THIRUVANANTHAPURAM: Every path has its puddle. That’s a phrase we kept hearing at relief camps across the state this week. A simple sentence that personifies the irrepressible attitude of Malayalis—downplaying the lethal amount rainfall, reportedly over 2,000 mm the state received during this monsoon, to mere puddle water. Nevertheless, these weren’t disillusioned voices. Every soul who endured this disastrous flood acknowledges that this harsh journey of rehabilitation, rebuilding, and recovery is just beginning.
This is why life isn’t standing still in the flood-ravaged state anymore. Volunteers are pouring in from every corner of the country, furthermore, those beyond our borders are putting their money where their mouth is (in some instances, even breaking open piggy banks!). And most importantly, people are finding time to genuinely seek out and help. It’s almost as if Malayalis are ashamed if they aren’t helping out.
The efforts by the Indian Army, Navy, National Disaster Response Force, and the State police, fire force and the State civil service are equally insurmountable. Though the list is limitless, we focus on a few groups of good samaritans who hearkened to Kerala’s siren song of suffering.
Besides the authorities, NGOs, and volunteers, one of the first tireless humanitarians to reach out were off-roading experts. These ‘jeepers’, as they like to call themselves, shared their contact details online and arrived in their 4X4 automobiles which are rigged to perform in such harsh terrain conditions. Groups like Kerala Adventure Sports Club quickly tapped into their network brimming with off-road enthusiasts present across the state from Thiruvananthapuram to Idukki. Some of them even worked in tandem with district authorities and local volunteers (who know the lay of the land) to help with evacuation efforts, vehicular recovery, and delivery of essentials to those in flood-affected regions.
Just as Kerala is known as an off-roading haven amongst thrillseekers, its football fanbase is renowned world over. This is apparent in everything from the Manjapada’s initial volunteer drive at Kerala Blasters’ home ground (JNU Stadium) to East Bengal FC’s humble gallery donation. Indian national team captain Sunil Chhetri also posted a heartfelt message of assistance to all Malayalis. That’s not all, behemoths from the international football community including Liverpool FC and FC Barcelona have also extended their support to Kerala during these trying times.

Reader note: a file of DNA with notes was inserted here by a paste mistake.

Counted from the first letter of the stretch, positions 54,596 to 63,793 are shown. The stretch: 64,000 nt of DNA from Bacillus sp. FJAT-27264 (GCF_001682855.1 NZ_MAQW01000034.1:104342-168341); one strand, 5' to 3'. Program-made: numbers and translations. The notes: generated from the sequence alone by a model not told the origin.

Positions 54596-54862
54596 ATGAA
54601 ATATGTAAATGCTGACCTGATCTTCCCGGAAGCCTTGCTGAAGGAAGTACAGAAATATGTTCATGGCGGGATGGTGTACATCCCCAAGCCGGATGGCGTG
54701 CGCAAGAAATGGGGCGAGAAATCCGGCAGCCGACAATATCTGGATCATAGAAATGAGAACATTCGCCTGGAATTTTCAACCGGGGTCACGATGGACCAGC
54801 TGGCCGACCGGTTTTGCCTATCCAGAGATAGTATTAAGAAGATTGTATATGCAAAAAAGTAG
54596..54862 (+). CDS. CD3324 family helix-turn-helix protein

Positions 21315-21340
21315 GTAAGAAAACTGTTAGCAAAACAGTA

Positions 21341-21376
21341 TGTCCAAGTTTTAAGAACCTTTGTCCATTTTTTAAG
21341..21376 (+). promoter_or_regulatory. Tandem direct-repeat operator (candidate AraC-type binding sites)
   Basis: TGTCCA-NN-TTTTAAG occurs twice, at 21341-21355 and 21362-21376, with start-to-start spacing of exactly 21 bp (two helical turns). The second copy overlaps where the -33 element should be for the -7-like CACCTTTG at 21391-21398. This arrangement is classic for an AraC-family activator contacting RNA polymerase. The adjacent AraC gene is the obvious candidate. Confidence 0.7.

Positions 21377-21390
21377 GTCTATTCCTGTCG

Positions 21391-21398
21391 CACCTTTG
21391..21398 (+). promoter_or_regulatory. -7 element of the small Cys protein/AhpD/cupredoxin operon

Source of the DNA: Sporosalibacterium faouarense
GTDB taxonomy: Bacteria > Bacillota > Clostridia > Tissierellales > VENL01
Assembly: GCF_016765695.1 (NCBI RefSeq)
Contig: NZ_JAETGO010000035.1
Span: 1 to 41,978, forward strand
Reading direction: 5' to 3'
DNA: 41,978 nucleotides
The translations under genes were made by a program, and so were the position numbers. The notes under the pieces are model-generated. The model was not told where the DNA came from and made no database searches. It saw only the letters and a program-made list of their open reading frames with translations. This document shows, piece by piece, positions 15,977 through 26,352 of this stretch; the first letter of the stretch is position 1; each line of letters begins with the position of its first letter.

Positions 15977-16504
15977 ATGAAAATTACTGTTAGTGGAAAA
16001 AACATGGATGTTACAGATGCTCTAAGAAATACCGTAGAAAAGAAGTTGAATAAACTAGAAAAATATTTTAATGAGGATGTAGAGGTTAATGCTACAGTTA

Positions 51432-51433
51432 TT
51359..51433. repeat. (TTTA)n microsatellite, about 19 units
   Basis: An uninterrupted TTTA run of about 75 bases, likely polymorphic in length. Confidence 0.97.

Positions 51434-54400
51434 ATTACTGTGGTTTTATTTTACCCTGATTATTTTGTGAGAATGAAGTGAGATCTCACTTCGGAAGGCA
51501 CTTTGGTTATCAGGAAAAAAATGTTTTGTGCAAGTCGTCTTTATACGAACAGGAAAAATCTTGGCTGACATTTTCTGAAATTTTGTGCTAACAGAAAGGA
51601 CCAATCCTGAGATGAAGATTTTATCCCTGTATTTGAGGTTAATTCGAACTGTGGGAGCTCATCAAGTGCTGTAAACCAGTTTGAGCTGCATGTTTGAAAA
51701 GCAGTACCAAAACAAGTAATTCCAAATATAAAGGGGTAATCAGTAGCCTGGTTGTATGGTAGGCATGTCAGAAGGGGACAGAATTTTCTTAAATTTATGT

Throughout those dark days, communication became a major hurdle. That’s when an unsung collective of 300-odd licensed HAM radio operators strived to keep information channels open round-the-clock. If one looks past the analog world, digital giants like Facebook didn’t just stop by donating an eight-figure sum—it became a stage replete with information, rescue requests, and requirement catalogues. The communication platform named Slack helped Malayali techies launch keralarescue.in, which aided rescue efforts. Another crowdsourced and live-verified rescue/resource mapping site, keralafloodrescue.com, which garnered over 2.6 million views within days, was created by a group of NRI friends who actively scanned social media spaces like Whatsapp.
Speaking of social networking sites, there was a flurry of tweets recently when A R Rahman sang ‘Don’t worry Kerala’ at his recent live concert in California. The musical maestro also urged his fans to donate generously to relief funds. Cine stars did their bit too. The biggest names in Bollywood, Tollywood, and Kollywood sent humongous donations to the Chief Minister’s Distress Relief Fund. Some actors, like Tovino Thomas, went a step further than simply unloading their purse. Tovino opened up his home to those affected by the floods and actively participated in rehabilitation efforts at camps alongside survivors. Poornima, Jayaram, Indrajith, Jayasurya, and Asif Ali are some of the other big screen names who actively helped out.
Help rebuild Kerala by donating via Chief Minister’s Distress Relief Fund. Visit donation.cmdrf.kerala.gov.in